With the advancement of smart technologies and digitalisation, it seems like the world is rapidly moving into the era of the Fourth Industrial Revolution or Industry 4.0. The industrial Internet of Things (IIoT) market, which some have called Industry 4.0, describes the widespread integration of information and communication technology (ICT), particularly cyber-physical systems (CPS), in industrial manufacturing.
No industry is immune to the disruptions brought about by digital technologies. Media and banking were some of the first sectors to feel the full force of these new technologies – and manufacturing is now coming into the crosshairs.
Asia is known as the manufacturing hub of the world and some countries in Southeast Asia such as Singapore and Malaysia are preparing their workforce for Industry 4.0.
In 2018, Malaysia launched its National Policy on Industry 4.0 (Industry4WRD) to drive the country towards becoming the Industry 4.0 hub of Southeast Asia. Then Prime Minister, Mahathir Mohamad said that there was no choice but to be aggressive in adopting Industrial Revolution 4.0 in view of the accelerated speed in which new technologies evolved.
According to a report by McKinsey & Company, the monetary impact of Industry 4.0 in ASEAN could be between US$216 billion to US$637 billion a year by 2025.
“The Fourth Industrial Revolution is a dynamic and continuing process,” said Singapore’s Prime Minister, Lee Hsien Loong.
“We cannot predict how exactly it will unfold, but I am optimistic about ASEAN’s future because ASEAN has its own competitive strengths, and by pooling our ideas and resources and integrating our economies, we will be in a strong position to ride on this fourth wave to bring tangible benefits to our economies and our peoples,” he added.
Nevertheless, the level of adoption of Industry 4.0 in many developing countries such as ASEAN member state Cambodia, is still relatively slow.
Challenges For Cambodia
Cambodia has made crucial progress over the years as its economy has grown at an annual rate of above seven percent since 2011, and the share of people living in poverty has more than halved in the last decade.
Nevertheless, a recent report by the United Nations Development Programme (UNDP) Cambodia titled, ‘Adaptation and Adoption of Industry 4.0 in Cambodia’ stated that the ASEAN member state must tap into the potential of new technologies to upgrade and diversify its economy in order to become an upper-middle income country by 2030 and high-income country by 2050.
Unfortunately, the development of new technologies in developing countries is particularly difficult as basic innovation capabilities are still in the early stages.
“Endogenous knowledge generation is usually scarce and there are limited – or no – technology transfer mechanisms. As a result, developing countries tend to rely on imported technologies, making the process of adaptation and adoption more challenging, considering the cultural and physical distances between the technology developers and the adopters,” noted the report.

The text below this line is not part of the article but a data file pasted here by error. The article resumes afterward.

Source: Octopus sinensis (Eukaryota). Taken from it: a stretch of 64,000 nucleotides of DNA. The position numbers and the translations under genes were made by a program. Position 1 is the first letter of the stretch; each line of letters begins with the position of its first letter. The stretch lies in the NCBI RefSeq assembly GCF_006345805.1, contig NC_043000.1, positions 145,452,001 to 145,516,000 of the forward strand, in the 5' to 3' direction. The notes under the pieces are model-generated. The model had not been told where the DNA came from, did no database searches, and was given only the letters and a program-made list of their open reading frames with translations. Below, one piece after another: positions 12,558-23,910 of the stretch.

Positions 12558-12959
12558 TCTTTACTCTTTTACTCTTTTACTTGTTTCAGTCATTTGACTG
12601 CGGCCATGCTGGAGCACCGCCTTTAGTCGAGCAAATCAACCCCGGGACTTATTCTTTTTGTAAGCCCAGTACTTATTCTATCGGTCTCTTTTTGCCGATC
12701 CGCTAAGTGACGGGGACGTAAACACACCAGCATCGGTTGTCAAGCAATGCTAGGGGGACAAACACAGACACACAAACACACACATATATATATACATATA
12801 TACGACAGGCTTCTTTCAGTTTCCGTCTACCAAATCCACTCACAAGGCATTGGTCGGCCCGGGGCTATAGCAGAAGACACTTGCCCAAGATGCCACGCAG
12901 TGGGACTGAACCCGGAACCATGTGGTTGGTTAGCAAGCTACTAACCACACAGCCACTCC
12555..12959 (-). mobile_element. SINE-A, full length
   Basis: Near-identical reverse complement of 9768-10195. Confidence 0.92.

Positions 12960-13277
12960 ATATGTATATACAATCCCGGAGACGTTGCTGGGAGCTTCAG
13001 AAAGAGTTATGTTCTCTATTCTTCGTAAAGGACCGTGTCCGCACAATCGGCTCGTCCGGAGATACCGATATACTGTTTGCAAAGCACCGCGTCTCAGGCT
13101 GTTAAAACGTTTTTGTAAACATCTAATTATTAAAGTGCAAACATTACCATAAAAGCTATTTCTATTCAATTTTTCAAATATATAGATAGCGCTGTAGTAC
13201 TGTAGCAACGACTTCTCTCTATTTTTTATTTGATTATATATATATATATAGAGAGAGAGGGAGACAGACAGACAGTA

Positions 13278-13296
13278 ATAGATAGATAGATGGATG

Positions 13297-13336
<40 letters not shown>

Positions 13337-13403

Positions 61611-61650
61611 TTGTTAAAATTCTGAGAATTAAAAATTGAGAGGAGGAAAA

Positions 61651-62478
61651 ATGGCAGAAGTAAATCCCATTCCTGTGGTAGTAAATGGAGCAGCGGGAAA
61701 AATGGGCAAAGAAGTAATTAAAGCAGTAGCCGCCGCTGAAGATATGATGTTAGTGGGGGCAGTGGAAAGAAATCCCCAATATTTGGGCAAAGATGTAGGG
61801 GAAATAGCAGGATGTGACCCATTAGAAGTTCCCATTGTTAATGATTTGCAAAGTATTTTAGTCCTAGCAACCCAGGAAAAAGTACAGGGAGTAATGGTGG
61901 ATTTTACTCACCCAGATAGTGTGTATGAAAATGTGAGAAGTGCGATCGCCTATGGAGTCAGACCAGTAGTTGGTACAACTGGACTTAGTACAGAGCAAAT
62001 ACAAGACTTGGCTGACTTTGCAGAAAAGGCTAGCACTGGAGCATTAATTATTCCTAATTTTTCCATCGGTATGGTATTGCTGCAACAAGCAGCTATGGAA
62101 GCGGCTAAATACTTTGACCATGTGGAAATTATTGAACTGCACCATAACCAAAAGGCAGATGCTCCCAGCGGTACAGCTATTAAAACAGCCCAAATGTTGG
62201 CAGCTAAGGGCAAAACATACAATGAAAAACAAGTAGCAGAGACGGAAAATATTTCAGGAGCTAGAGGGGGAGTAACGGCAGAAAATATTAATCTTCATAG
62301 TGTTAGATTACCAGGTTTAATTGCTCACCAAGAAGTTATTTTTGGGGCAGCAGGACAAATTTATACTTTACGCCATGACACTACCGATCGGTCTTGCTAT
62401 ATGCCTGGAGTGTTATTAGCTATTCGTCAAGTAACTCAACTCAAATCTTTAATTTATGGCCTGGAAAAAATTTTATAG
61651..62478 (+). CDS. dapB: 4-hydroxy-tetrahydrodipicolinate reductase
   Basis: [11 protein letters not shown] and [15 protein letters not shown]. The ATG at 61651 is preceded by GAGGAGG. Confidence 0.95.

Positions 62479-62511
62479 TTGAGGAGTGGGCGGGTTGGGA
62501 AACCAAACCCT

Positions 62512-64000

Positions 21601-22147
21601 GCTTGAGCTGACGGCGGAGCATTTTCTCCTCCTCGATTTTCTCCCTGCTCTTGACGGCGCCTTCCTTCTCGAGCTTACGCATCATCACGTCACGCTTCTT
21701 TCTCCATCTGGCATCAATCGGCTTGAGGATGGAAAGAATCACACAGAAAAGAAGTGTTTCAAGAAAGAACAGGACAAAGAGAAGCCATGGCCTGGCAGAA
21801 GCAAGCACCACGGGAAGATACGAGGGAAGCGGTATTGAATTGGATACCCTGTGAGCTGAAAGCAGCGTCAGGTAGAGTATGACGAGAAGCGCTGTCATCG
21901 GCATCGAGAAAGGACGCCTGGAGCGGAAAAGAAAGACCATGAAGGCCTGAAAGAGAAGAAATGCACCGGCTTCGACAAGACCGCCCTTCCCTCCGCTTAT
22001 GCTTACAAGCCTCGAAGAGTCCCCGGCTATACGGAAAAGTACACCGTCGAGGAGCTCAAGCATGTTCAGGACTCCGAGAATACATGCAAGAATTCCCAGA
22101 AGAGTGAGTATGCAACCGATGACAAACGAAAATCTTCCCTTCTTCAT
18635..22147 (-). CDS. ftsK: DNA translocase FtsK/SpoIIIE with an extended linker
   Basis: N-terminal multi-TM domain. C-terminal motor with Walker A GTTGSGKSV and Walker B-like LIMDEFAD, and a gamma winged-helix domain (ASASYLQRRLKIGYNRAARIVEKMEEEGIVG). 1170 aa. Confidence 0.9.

The UNDP cited shortage of STEM professionals, underdeveloped cybersecurity, data protection and data privacy regulation, limited internet services, financial constraints, and gaps in skills such as languages and digital, among others as key barriers and holdbacks for adopting Industry 4.0 technologies in Cambodia.
“Far too few enterprises in Cambodia are aware of, let alone have access to, new Industry 4.0 technology. As a result, the economy is missing out on big productivity gains and workers are missing out on high skilled jobs and better pay,” said Nick Beresford, UNDP Cambodia’s resident representative.
Cambodia’s manufacturing sector contributes to 17.7 percent of the kingdom’s gross domestic product (GDP) and provides 1.4 million jobs. Nevertheless, manufacturing in the kingdom is concentrated in two main sectors which are the garment and food industries.
But Cambodia does have the opportunity to build on a number of conditions to support the adoption of new technologies, stated the report.
“Cambodia has a growing economy with increasing FDI (foreign direct investment) flows and a demographic dividend of young people.”
“A number of initiatives are being put into place to promote technology and innovation in the country, including a strategic framework for Cambodia’s digital economy.”
“Opportunities exist to exploit technological spill-overs from FDI, to leverage the participation in global value chains, and to further develop established international economic partnerships.”
The UNDP has also identified five key areas where improvements are needed to enable the adoption and adaptation of Industry 4.0 in the kingdom, they are; basic and digital infrastructure; institutional framework; network linkages; skills development; and innovation capabilities and access to knowledge.